Writing materials

Akshaya Mukul on Writing Famous Hindi Novelist Agyeya’s Biography

The man

Five years and over 800 pages later, when I think of Agyeya’s biography, it reminds me of a few lines from WH Auden O Tell me the truth about love.

When he comes, will he come without warning,
Just when I’m picking my nose?
Will he knock on my door in the morning,
Or walk the bus on my toes?
Will it come as a change of weather?
Will his welcome be courteous or brutal?
Will this completely change my life?
O tell me the truth about love.

Like love, Agyeya’s biography came without warning. I was having coffee with the scholar Vasudha Dalmia when the discussion veered into the complex life of the author. In love with his writing and his life, I asked why there was no biography of Agyeya. Vasudha returned the question to me. One thing led to another, Agyeya became the love of my life and changed it for a few years. As he sifted through his voluminous private files, spent days in archives, and got stuck writing at night, old memories of his first encounter with Agyeya at age 17, through a borrowed copy of Shekhar: Ek Jiwaniand Kumar Gandharva’s memorable tribute to him kept me going.

Akshaya Mukul is a writer, most recently from Writer, Rebel, soldier, lover: several lives of Agyeya

After nearly a month of sifting through Agyeya’s papers, one rainy afternoon, I unearthed a small, neatly closed cardboard box. Inside were dozens of letters from Kripa Sen, Agyeya’s lover in the early 1940s, but unknown to the world. Between the two were two neatly folded handkerchiefs with a monogram and a lock of hair, neatly attached to the paper. Manoj and Satpal, who helped scan the documents, refused to touch Kripa’s hair. There were also four intense letters she had written to him, each different from the next, in exquisite prose full of passion and desire. Among these buried treasures, there was only one letter from Agyeya addressed to him – that too, a farewell letter. I spent months tracking down Kripa and his family. Only UN diplomat Virendra Dayal remembered Aunt Kripa at her uncle Rajeshwar Dayal’s home in Lucknow. Agyeya immortalized her as Rekha in Nadi Ke Dwip, carried traces of her through two other relationships and left the rest to a biographer. I consider myself lucky.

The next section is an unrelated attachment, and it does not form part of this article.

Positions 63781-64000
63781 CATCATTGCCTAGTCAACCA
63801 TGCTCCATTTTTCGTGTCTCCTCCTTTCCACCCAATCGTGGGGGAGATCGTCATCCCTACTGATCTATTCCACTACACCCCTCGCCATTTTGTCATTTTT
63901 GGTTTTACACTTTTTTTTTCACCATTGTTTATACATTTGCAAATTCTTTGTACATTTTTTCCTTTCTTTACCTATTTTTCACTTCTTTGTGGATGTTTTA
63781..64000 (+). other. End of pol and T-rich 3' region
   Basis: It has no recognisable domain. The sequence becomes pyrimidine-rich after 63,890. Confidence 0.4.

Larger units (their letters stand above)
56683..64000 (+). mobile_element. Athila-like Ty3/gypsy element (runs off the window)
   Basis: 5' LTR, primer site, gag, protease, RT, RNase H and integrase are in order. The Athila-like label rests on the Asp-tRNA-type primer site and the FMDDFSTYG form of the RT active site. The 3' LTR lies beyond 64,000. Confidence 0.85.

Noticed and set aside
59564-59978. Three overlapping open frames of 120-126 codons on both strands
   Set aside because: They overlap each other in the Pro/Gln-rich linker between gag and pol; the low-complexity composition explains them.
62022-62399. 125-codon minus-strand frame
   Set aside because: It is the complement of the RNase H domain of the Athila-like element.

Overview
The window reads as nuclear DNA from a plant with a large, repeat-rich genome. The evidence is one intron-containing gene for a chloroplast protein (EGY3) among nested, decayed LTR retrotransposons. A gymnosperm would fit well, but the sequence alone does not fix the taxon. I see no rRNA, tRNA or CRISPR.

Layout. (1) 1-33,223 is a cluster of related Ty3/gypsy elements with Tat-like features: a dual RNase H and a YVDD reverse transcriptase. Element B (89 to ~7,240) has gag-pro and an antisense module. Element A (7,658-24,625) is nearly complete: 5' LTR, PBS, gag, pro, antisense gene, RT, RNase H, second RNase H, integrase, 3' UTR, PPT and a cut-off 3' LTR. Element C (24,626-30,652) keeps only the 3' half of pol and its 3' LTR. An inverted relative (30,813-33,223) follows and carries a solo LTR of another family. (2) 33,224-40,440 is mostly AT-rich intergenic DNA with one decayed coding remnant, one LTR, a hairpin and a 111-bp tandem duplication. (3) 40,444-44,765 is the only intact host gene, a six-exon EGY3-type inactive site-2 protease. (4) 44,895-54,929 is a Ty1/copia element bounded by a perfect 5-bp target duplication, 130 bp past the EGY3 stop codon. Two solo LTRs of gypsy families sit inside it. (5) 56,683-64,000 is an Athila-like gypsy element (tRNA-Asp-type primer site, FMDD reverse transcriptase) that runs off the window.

Gateway languages

I have often been confronted with two haunting questions. Why did I write the life of a Hindi writer in English and why his love life? Why not, that’s how I often counter. Why should Agyeya be left to Hindi alone? Imagine a world where Gabriel Garcia Marquez, Clarice Lispector, Pablo Neruda, Cesar Vallejo and Nazim Hikmet are recorded in their languages. I am happy to note that my friend Vineet Gill’s brilliant book on the literary work of Nirmal Varma will be out in English next month. Let the lives and literature of more Indian language writers appear in English.

When it comes to privacy, a strange moral takes over. Agyeya’s silence and melancholy are more important than her love/sex life, I’m told. “You have disturbed his image as a sage,” a friend sent. I do not agree. Agyeya’s devotees have made it more boring than it has ever been. It is necessary to rescue literary icons from their bhakts. A suggested reading would be City Poet: The Life and Times of Frank O’Hara by Brad Gooch. His private papers came from the family, but Gooch left nothing out – poetry, art, sex, gossip and glamour.


I wish Agyeya’s wife Kapila Vatsyayan was there to read about her ex-husband. Their love story was talked about at the time, from Delhi to Allahabad. She was the niece of Agyeya’s first wife, Santosh. Imagine a case like this today, in the age of instant justice and cyber-policing. Like Auden, Kapila’s last line resonates in my head. “You don’t understand the male-female relationship,” she asked me. Maybe not.

I meticulously kept a record of everyone who helped me in my endeavors. I forgot to mention the ever-smiling Kuldeep from the Nehru Memorial Museum & Library though. He photocopies archival documents and was very kind to me. He was sad to see his name missing from the thank you section of the book. Sorry Kuldeep.

(This appeared in the print edition as “Biographer’s Diary”)

Akshaya Mukul is a writer, most recently Writer, Rebel, Soldier, Lover: Many Lives of Agyeya